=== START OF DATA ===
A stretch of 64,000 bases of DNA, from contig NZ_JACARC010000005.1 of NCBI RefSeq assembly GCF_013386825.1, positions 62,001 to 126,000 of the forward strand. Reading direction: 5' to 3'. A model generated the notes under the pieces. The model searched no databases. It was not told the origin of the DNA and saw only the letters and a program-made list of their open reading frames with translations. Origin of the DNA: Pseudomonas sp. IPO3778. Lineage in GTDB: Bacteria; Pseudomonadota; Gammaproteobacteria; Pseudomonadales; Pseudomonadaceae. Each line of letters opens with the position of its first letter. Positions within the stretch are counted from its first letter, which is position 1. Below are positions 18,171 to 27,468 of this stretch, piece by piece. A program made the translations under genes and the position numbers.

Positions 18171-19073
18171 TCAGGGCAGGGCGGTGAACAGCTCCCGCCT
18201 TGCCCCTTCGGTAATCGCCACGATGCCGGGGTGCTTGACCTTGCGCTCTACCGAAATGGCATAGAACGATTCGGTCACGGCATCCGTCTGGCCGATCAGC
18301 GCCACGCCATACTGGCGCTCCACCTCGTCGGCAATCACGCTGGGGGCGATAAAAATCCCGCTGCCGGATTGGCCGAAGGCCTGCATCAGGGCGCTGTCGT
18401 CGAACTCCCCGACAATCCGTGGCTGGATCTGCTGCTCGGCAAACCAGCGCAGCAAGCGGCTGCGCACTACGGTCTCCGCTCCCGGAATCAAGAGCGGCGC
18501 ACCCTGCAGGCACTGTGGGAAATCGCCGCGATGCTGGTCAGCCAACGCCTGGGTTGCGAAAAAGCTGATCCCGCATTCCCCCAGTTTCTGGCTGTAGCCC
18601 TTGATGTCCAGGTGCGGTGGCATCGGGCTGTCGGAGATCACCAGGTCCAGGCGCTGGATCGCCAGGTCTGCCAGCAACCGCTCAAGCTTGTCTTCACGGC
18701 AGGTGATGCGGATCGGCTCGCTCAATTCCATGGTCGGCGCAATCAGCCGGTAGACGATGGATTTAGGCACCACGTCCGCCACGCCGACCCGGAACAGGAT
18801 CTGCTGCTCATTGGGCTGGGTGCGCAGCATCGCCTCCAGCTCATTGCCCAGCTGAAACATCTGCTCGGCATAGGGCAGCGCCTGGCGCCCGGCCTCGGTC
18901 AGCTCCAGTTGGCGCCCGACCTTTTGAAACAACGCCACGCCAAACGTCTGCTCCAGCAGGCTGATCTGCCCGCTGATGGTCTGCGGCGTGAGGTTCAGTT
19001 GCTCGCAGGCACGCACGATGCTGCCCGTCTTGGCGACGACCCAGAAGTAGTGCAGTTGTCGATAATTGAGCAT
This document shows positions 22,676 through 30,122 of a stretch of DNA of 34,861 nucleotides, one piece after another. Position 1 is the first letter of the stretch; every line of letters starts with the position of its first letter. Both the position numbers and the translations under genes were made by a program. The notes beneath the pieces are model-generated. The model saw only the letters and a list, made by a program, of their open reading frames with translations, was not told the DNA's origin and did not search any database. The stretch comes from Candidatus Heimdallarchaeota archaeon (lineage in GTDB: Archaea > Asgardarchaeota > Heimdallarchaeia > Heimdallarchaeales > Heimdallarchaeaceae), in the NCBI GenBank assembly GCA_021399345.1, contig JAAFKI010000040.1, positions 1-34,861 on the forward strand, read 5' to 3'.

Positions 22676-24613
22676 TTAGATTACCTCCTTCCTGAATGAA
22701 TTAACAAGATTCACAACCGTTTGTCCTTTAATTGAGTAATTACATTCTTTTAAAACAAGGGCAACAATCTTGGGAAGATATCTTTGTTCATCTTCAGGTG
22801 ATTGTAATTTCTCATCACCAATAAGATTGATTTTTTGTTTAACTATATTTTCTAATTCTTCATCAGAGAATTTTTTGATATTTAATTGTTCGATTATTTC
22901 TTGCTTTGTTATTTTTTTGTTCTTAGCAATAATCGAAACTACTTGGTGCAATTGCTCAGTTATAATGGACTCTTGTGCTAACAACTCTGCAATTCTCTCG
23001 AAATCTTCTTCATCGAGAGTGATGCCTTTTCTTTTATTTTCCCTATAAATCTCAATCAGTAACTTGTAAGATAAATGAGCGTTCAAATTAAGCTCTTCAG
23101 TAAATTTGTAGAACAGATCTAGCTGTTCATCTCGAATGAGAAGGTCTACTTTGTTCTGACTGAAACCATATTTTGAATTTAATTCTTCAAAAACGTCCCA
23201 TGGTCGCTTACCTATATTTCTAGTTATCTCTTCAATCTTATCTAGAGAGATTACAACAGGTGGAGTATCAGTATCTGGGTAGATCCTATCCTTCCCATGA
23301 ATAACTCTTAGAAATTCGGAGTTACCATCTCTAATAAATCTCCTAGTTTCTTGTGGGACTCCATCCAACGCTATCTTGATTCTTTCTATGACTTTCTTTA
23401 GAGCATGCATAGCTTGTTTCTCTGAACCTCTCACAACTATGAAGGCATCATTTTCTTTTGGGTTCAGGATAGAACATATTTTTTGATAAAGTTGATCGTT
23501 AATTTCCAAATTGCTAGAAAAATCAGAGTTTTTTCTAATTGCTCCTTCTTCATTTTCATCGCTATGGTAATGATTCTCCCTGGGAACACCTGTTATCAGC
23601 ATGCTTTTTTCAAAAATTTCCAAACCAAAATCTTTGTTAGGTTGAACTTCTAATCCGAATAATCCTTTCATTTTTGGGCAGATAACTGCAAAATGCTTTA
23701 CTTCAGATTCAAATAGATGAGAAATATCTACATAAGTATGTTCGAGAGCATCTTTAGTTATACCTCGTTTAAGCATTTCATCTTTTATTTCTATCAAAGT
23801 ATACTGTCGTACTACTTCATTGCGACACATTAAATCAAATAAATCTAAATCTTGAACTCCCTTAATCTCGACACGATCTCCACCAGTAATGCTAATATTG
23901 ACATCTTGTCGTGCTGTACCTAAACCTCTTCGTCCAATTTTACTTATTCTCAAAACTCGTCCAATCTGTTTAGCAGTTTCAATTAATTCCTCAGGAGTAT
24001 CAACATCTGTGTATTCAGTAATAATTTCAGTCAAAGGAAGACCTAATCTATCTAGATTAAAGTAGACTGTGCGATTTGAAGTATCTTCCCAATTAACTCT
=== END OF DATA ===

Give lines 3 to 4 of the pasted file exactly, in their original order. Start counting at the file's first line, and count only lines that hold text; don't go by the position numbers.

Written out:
18171 TCAGGGCAGGGCGGTGAACAGCTCCCGCCT
18201 TGCCCCTTCGGTAATCGCCACGATGCCGGGGTGCTTGACCTTGCGCTCTACCGAAATGGCATAGAACGATTCGGTCACGGCATCCGTCTGGCCGATCAGC